I showed him due respect and I also showed him I had a healthy respect for myself. He was perfect for me because he was flexible and savvy enough to think out of the box with me. Soon, I convinced him to let me learn at my own pace. I explained I was itinerant and had no idea how much time I had with him. AP agreed to teach me as much as I could absorb on a day to day basis. He had a good memory for the Forms 24, 48, and 88, all of which he taught me — plus some Kung Fu moves he included in my training. All in, we spent about eight months together. During that time I was doing nothing but Tai Chi. I helped type out the various Tai Chi forms for AP to distribute to his other students who, like me, needed the notes in English. The Chinese-educated students had lots of material (the classics as well as more recent) to draw from.

Update 2014:
I tried to take refresher courses for Forms 42 (that I had learned from teacher #2 who came after AP), 48, and 88, as I had more or less forgotten the choreography for lack of practice. However, I found I had to give up after a few days as the teachers were too bent on getting the little details right; details that I had already mastered but was unable to manifest due to lack of practice. I just really needed to remember the choreography and then to practice and I would be able to manifest the details. Had AP done this with me; had AP the eyesight then to correct my play like these teachers like to do, I don’t think I would have done as well as I did all those years ago. That’s why I said AP was perfect for me. Because he left me alone, I was able to learn at my own pace, using my own tools, references, and modalities. I was able to focus on the esoteric and not the itty bitty bits which just distract from the whole.

AP was very patient and generous with his time and knowledge, and he was good at teaching Tai Chi theory. He said I was his most intelligent and fastest learning student ever. We spent 8:30 to 10:30 AM together every day and then I would walk him back to his house, which was near where I lived at the time. After a while, I would use the car as the sun was just too hot for the walk back. To give readers an idea of the average timeline of individual tuition in those days, here’s a sample from an ad of that period (1987).

First Year – Beginners Class: Fundamentals of Qigong, Tai Chi Chuan, Bagua Zhang and Push Hand.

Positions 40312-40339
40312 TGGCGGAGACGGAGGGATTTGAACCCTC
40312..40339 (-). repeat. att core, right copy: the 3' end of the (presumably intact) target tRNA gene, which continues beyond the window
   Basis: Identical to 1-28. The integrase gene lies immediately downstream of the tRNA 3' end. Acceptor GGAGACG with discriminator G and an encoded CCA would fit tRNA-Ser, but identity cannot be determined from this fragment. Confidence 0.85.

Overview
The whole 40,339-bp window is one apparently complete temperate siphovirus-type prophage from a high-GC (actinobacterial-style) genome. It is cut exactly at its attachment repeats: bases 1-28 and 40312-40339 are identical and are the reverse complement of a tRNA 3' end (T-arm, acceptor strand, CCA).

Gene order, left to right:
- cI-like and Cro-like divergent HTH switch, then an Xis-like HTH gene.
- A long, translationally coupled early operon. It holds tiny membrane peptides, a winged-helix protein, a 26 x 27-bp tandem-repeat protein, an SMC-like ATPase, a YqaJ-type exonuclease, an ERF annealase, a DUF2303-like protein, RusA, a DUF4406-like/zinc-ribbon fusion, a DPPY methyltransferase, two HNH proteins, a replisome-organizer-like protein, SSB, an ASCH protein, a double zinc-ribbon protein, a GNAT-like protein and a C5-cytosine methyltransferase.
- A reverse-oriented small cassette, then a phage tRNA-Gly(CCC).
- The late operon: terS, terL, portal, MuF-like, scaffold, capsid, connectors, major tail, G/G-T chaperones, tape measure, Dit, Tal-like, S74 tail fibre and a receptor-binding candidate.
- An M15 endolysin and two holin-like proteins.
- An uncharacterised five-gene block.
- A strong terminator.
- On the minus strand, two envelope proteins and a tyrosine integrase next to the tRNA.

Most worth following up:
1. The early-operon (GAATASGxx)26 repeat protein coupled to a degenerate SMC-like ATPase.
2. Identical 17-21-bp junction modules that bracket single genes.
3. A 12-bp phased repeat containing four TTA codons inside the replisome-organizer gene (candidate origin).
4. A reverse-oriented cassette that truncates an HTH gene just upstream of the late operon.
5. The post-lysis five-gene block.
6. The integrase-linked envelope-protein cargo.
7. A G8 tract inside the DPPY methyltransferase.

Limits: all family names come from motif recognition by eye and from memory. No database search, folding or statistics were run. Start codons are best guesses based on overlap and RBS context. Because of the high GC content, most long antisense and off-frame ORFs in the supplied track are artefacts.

Second Year – Intermediate Class: Tai Chi Sword, Tai Chi Broad Sword, Tai Chi Fighting, Beginning Massage.

Third Year – Advanced Class: Free Sparring, Remedial Massage, Teacher Training.

I learned 24 forms in a week, 48 forms in two weeks, and 88 forms in a month. OPC was doubtful I was really learning so much Tai Chi in such a short time. He said he knew of people who took decades to learn just the 24 and would play just the 24 their whole lifetime. AP was perfect for me as he was happy to let me learn using my own tools and at my own pace.

Some of you may be wondering by now, what is the difference between these sets of Tai Chi practice? 24 is the choreography put together for beginners.

In 1956, the Simplified (or 24 Postures) Taijiquan was compiled by the Chinese Sports Commission. Tremendous efforts were put into promoting Taijiquan. The 24 Postures Taijiquan was derived from the traditional Yang Style Taijiquan long form. It was the result of many Taijiquan masters working towards standardizing and simplifying Taijiquan, for use as a health-promoting exercise. Many of the more complicated and repeated movements were deleted from the long forms for ease of learning and practicing. The sequence starts off with very simple movements and gradually becomes more complicated. Even though the 24 Postures Taijiquan sequence is a simplified version of the long forms, it is still a "traditional" sequence with the original martial applications in every movement.
It consists of 20 different postures from the Yang Style Long Sequence. Three of the postures are done on both left and right sides, and one of the postures repeats itself, making a total of 24 postures. Because this sequence is based on Yang Style Taijiquan, the training guidelines and principles of Simplified Taijiquan follow the characteristic "flavor" of the Yang Style.  – From a YouTube description

48 is a bit more challenging, as the choreography gets a bit complicated.

The Tai Chi 48 Postures form is ideal for those interested in experiencing the true essence of Tai Chi Chuan, because it combines powerful techniques from all styles into a sequence embodying the spirit of relaxation and softness with circular, continuous movements.
The Simplified Tai Chi 48 Postures form was created in 1976 by the Chinese National Athletic Association in order to promote the art of Tai Chi. While maintaining all the movements from the Simplified Tai Chi 24 Postures form with slight modifications, this sequence also incorporated other more challenging techniques from the Yang, Chen, Sun, and Wu styles of Tai Chi Chuan. The martial applications and Tai Chi Push Hands techniques for each movement are still intact in this shortened form, and it should be performed with Yang-style flavor. – From a YouTube description